To me, this culture of caution and privacy is awfully close to being dangerous. It seems like avoidance. Maybe part of it is the bystander effect-- if I see the signs then other people must too, so someone will probably handle it and it doesn't have to be me. Maybe part of it is projecting embarrassment or denial onto the person and thinking they won't want to be asked if they are okay. Maybe it's fear that the response will be so strong and angry that the friendship is harmed. I don't know what combination of reasons it is, but my heart breaks to think there are other people hoping someone will reach out to them and waiting, in vain.

So coming back to the present-- I suppose I am in even more of a dilemma here, because I don't really know my neighbors. The guy asked to borrow a vacuum once, and I know his first name. That's it. In terms of feasibility, it doesn't really seem like there's anything I can do, but I feel so helpless just sitting around. Any kind of inquiry I could make might be mistaken as a complaint that they're too loud or disruptive, which isn't what I would intend at all. (From experience, the last thing an abused person needs is to have someone complain that their fights are too loud.) It really does seem like there's nothing I can do, and it grates on me. I wish there were more I could do to help people in situations similar to my own. :-/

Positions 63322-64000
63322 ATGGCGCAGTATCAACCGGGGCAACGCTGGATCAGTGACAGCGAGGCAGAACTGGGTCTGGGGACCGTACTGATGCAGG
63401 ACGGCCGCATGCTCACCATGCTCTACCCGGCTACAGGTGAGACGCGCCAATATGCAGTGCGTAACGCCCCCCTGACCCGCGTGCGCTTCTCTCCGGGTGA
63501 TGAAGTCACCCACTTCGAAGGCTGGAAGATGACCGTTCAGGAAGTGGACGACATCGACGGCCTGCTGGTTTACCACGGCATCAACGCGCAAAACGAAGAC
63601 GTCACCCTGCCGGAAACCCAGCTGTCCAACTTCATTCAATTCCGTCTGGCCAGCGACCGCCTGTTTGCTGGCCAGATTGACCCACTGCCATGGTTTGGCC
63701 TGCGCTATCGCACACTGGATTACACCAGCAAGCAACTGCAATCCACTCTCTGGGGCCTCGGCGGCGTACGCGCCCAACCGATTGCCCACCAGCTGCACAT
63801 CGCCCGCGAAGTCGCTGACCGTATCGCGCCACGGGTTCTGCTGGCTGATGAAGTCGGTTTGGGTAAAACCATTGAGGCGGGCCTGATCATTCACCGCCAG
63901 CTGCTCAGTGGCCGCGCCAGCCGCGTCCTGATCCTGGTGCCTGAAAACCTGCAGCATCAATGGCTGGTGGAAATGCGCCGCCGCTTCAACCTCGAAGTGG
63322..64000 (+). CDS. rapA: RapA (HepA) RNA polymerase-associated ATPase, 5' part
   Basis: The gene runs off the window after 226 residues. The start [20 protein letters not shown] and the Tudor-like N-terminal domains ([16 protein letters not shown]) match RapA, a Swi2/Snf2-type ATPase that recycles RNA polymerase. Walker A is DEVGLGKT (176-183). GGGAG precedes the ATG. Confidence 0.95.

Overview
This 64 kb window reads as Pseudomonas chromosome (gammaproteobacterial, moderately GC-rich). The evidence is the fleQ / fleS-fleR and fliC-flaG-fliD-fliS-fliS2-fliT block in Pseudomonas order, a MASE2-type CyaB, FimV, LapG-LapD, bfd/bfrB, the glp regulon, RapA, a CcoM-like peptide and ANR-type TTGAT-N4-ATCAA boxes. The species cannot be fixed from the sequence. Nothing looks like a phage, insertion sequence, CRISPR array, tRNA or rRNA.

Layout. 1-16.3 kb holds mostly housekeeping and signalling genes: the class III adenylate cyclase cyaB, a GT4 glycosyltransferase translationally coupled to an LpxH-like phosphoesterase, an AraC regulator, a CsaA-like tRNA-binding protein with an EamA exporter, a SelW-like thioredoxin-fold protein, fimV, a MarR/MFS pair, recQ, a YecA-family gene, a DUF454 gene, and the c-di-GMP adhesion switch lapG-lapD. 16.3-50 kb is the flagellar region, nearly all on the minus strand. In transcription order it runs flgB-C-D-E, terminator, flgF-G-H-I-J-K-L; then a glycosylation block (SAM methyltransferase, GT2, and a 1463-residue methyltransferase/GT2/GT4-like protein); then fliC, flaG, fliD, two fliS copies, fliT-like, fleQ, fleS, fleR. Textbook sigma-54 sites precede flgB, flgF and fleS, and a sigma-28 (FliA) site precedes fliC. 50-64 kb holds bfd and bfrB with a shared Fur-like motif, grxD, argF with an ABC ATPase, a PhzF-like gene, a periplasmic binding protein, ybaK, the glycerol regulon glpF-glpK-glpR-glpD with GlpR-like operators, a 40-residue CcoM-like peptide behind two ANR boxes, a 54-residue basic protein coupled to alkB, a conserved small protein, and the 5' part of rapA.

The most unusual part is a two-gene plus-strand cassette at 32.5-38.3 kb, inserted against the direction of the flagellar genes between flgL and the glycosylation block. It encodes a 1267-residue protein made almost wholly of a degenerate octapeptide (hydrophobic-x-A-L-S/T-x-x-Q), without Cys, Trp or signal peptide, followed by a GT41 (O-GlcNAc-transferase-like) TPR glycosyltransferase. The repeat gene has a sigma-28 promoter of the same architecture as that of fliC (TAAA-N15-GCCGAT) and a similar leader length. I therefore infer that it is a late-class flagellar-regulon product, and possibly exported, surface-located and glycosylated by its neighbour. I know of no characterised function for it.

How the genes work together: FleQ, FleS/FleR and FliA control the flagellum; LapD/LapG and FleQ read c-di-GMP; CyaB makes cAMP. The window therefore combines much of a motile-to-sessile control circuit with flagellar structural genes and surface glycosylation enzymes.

Thursday, November 18, 2010

Frat Update

It's funny-- the physical and emotional reactions I have to someone talking about rape or something reminding me of my own event are never as bad as the ones I have in response to my fraternity.

They have resumed talks (again, for the third time?) about changing the permanency clause, thanks to a good friend of mine. A few minutes ago, an alum sent an email to a mailing list about it. When the event happened two and a half years ago, and during the few months afterwards, I remember him being a bit of an insensitive jerk about the whole thing. When I read his email just now, my heart started pounding. I feel chilled and very tense and everything around me feels dulled down and unreal. With one email, my world has been flipped around. I haven't had physical symptoms this bad for a long time.